The Fall, Hex Enduction Hour

Douglas Wolk

By Douglas Wolk

on 07.11.12 in Reviews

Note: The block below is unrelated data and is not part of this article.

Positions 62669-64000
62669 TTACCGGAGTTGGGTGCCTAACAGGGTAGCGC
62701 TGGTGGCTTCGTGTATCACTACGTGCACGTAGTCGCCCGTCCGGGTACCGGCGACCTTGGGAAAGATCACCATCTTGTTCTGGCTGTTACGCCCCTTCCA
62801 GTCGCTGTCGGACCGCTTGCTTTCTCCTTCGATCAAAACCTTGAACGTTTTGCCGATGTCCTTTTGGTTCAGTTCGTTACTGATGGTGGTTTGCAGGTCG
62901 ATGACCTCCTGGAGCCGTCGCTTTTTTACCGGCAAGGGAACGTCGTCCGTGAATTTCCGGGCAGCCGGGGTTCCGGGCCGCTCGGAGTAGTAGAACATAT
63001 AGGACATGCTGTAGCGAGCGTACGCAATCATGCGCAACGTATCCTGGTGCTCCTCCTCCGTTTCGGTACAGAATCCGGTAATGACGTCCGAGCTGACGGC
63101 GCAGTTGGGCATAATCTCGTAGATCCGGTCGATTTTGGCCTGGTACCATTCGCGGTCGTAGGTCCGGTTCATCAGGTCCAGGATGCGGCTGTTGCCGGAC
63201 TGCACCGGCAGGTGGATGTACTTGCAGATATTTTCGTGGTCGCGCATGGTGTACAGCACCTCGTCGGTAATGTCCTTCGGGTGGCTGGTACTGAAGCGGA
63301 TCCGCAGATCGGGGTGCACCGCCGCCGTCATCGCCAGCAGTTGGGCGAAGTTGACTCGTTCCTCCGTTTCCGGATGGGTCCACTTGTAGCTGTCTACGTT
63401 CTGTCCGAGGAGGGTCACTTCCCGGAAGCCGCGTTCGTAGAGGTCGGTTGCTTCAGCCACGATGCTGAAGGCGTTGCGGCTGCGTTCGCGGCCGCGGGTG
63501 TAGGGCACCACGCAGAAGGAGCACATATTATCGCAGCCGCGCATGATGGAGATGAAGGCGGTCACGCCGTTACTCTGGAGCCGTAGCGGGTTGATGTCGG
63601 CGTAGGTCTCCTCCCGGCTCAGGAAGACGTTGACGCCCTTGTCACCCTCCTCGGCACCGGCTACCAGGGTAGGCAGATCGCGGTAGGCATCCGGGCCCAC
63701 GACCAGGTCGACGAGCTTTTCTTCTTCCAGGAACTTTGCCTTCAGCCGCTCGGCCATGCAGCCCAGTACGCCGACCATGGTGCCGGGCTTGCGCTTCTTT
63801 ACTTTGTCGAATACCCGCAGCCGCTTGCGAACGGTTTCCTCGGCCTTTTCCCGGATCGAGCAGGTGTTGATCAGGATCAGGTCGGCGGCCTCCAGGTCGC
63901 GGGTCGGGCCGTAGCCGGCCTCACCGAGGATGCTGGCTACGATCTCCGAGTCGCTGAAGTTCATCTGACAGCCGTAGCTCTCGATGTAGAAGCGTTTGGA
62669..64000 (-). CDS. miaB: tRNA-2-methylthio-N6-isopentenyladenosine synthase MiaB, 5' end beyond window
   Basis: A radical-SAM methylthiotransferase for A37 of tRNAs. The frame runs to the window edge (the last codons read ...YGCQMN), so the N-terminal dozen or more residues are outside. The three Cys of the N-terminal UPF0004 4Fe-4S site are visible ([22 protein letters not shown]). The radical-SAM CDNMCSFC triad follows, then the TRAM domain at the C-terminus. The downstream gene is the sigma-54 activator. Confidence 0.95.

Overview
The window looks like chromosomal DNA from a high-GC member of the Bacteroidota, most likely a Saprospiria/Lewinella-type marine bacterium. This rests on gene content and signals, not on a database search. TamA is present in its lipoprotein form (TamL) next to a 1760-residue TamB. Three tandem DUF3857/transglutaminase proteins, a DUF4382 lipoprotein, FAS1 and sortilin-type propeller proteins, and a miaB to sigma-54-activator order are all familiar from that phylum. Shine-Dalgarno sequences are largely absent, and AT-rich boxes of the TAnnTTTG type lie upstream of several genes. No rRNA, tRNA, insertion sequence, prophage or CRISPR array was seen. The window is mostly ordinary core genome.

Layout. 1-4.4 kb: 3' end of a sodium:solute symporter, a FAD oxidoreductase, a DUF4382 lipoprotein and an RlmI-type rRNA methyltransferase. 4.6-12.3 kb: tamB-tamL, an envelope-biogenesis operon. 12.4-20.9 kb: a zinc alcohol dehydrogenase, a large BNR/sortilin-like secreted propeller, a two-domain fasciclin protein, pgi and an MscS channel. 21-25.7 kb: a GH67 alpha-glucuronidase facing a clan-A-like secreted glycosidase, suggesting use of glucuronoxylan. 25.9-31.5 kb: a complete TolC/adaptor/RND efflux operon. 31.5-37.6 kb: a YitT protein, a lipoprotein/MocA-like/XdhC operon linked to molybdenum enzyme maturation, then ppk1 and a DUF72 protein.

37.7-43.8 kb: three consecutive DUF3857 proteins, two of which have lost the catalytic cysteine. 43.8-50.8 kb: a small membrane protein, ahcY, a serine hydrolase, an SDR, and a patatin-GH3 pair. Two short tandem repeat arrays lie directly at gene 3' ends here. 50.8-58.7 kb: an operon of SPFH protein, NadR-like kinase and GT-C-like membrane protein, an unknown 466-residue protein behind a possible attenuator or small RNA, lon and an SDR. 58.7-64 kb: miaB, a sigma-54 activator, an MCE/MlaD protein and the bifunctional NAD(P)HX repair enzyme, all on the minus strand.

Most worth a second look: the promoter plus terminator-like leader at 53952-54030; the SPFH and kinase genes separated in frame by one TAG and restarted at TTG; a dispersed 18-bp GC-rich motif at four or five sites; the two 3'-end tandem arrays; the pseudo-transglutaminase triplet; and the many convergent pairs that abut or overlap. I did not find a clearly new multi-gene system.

The Fall’s fourth, darkest and densest album is in fact exactly an hour long, with a two-drummer lineup grinding out repetitive, churning riffs while Smith declaims knotty, furious, half-abstract phrases about Nazis, a bitter priest, desolate English landscapes and being “humbled in Iceland.” It’s effectively rock as a way of getting people to listen to poetry readings. But the poetry is amazing, and so is the rock — they’d invented a musical and lyrical idiom that sounded unlike anything before it, and as hard as the album can be to take on a first listen, it opens up like a dark flower with repeated exposure. Hex Enduction Hour had an enormous influence on the American post-punk scene, too — bands from Mission of Burma to Pavement echoed its shadowy, gnarled riffs.